The ‘core problem’ refers to the problem of the plutocratically-owned capitalist economy. Not just a selection of its worst activities and the deleterious effects, but the problems arising from its very existence as the dominant underlying cause of social misery. It always stood to reason that the solution was its removal. Well, not quite. The second rung of socialism, the non-revolutionary path, has been satisfied with keeping capitalism on, but making sure it is safely chained-up and under strict supervision. From this we got the entire circus of sideshows including: reform socialism; social democracy; market socialism; capitalism with a ‘human face’. It has led here. To the universal triumph of capitalist markets presided over by powerful vested interests. Its products are the ugly transformation of work into profitable stupidity. To the unemployed wasteland of hundreds of years of human skills that are ‘no longer required’; forced into obsolescance in an economy that values a narrow ideas of ‘skills’ and yet dresses it up as the last word in skill diversity. It has led to housing scarcity; more poverty; chronic debt; economic catastrophe; more pollution; more reckless consumption.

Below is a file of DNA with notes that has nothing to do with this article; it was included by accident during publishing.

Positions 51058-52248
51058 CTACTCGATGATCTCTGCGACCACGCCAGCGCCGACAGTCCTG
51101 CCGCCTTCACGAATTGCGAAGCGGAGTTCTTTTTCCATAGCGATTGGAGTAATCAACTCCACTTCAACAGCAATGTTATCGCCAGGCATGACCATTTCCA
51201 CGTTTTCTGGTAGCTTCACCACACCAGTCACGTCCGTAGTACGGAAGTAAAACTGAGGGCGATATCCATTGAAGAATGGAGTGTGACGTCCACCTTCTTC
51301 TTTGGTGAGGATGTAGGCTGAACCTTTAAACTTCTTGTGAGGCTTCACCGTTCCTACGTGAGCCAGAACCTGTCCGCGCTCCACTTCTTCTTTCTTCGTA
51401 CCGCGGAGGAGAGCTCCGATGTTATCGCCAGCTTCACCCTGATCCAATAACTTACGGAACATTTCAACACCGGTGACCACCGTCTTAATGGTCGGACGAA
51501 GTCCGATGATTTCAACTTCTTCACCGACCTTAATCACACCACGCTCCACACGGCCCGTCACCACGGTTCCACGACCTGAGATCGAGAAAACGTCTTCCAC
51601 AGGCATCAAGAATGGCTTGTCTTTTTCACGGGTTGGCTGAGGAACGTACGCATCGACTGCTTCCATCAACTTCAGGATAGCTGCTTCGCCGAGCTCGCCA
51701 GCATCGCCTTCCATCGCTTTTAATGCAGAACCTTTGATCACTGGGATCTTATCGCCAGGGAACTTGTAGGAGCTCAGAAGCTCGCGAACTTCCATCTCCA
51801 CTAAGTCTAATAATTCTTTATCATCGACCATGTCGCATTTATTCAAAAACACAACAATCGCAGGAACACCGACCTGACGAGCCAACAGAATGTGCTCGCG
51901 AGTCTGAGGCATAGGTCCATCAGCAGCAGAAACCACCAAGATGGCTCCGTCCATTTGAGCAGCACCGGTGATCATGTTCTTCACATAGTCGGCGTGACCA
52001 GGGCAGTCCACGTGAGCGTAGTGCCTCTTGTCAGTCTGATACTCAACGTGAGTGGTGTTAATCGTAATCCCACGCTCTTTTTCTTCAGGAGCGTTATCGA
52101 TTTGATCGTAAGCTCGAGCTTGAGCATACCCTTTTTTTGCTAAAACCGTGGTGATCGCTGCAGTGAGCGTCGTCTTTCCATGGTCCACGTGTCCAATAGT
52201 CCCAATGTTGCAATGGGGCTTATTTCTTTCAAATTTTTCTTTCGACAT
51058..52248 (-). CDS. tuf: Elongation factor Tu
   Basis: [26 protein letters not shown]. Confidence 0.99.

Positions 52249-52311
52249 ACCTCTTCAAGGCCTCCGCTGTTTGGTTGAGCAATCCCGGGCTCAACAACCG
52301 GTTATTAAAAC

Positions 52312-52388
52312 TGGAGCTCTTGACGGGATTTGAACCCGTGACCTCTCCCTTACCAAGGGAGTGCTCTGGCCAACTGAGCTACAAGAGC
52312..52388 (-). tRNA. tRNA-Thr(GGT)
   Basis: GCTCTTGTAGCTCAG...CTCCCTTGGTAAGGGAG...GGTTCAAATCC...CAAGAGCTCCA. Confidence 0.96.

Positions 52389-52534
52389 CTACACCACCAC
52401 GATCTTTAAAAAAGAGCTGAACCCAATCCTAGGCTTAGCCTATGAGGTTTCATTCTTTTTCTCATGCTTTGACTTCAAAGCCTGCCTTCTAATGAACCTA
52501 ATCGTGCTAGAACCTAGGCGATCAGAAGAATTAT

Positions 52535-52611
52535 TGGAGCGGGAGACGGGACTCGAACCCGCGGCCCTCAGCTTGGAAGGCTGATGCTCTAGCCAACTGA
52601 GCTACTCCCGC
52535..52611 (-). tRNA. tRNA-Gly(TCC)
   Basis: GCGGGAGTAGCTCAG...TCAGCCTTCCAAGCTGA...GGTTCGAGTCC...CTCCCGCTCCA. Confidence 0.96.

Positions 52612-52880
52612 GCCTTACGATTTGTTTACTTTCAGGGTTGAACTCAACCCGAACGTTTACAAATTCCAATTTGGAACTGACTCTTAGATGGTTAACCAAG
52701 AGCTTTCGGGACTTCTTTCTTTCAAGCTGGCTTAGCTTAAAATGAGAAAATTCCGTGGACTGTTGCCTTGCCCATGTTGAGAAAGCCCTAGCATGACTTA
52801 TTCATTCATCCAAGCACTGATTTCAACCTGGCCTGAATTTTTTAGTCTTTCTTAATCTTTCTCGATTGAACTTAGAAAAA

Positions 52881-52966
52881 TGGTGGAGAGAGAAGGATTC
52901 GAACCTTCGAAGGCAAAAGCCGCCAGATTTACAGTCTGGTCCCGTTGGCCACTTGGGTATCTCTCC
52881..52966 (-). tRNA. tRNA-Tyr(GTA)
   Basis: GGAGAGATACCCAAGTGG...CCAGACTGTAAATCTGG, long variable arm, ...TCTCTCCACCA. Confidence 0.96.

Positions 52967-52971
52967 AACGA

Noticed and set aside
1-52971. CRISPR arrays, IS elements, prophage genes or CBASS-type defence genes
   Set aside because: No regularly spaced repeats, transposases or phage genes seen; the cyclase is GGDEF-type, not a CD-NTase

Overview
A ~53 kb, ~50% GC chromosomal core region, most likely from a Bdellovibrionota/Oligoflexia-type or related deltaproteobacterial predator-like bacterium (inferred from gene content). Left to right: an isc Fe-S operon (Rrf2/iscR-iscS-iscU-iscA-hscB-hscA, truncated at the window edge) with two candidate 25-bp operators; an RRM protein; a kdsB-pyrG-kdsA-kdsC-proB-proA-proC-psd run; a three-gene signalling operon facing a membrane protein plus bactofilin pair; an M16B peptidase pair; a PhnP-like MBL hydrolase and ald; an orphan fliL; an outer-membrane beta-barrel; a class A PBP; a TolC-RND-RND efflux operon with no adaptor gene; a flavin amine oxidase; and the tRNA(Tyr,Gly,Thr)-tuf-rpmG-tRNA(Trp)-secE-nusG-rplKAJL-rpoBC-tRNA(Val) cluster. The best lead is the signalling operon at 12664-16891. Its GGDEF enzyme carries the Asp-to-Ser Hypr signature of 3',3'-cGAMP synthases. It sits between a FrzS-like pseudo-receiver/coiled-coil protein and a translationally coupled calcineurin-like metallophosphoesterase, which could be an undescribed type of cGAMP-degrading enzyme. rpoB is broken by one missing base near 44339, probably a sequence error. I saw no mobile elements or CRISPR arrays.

It failed. Capitalism hasn’t been harnessed for the best outcome for all. People in all age ranges: the under-25s, the over 40s, the over 50s, a great mass of people, are with the programme. Some might be upset with various bits of ‘the programme’, some little result of it that complicates and adds uncertainty to their lives, but ‘the programme’ of neo-liberal economic dominance is perceived as simply the way of the world. It has failed dismally, beyond creating a consumption Mecca and replacing human skill with automation, and yet the greatest PR exercise ever has been in presenting this dismal failure as the greatest success story in the history of humankind.